The Miami Marine Stadium was built in 1964 at a cost of $2 million. Designed by Cuban-American architect Hilario Candela, the grandstand seats 6,566 under a “hyperbolic paraboloid roof structure” made entriely of poured concrete. It is a dramatic piece of architecture.
The stadium was originally used for power boat and hydroplane races, but became a site for concerts and other events over the years. However, the site was closed in 1992 after Hurricane Andrew. While the structure was deemed sound, repairs estimated at $1 million were never made by the City. Since then, the stadium has remained unused and largely unnoticed off the Rickenbacker Causeway on Key Biscayne.
Recently, the site has been reclaimed by graffiti artists. I visited the stadium to take some photographs, intrigued by the decaying state of the building and spray-painted colors.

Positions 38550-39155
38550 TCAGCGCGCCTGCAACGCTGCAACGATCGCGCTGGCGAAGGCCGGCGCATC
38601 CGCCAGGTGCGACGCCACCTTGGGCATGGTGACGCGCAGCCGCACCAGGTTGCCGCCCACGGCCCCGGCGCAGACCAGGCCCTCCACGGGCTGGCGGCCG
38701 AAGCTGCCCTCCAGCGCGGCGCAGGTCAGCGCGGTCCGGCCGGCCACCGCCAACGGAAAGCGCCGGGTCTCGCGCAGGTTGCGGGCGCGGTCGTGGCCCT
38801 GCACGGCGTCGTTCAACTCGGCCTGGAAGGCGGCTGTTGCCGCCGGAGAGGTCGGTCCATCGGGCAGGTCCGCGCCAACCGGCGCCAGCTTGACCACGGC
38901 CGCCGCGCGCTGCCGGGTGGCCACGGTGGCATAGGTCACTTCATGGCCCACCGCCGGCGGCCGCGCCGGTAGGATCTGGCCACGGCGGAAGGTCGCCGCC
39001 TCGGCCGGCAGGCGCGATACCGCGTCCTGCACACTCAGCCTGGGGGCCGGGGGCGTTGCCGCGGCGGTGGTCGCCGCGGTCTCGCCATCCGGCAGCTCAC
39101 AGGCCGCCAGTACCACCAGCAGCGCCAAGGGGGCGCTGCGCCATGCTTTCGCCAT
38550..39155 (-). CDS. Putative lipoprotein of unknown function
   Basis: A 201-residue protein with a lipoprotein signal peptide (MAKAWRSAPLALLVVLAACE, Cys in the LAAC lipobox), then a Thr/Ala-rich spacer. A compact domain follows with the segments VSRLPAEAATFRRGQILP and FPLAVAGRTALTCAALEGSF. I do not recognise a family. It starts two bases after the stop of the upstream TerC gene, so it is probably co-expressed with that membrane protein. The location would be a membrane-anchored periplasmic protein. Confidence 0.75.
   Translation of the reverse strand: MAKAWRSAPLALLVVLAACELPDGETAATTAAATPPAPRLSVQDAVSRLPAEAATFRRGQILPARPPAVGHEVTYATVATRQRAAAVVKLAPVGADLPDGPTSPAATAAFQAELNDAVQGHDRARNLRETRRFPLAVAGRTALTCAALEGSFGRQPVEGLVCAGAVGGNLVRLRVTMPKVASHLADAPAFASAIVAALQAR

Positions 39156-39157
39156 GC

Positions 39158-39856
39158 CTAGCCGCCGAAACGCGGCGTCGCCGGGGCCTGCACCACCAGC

Unfortunately, however, without repairs the site is not sustainable. Last year, the National Trust designated the Marine Stadium as one of “11 Endangered Historic Places” in the United States. The Friends of Miami Marine Stadium are working to save the structure. Their website includes links to archival footage of boat races, Jimmy Buffet concerts, and an episode of Miami Vice that used the location. In fact, Buffet himself narrated a video plea to save the historic stadium.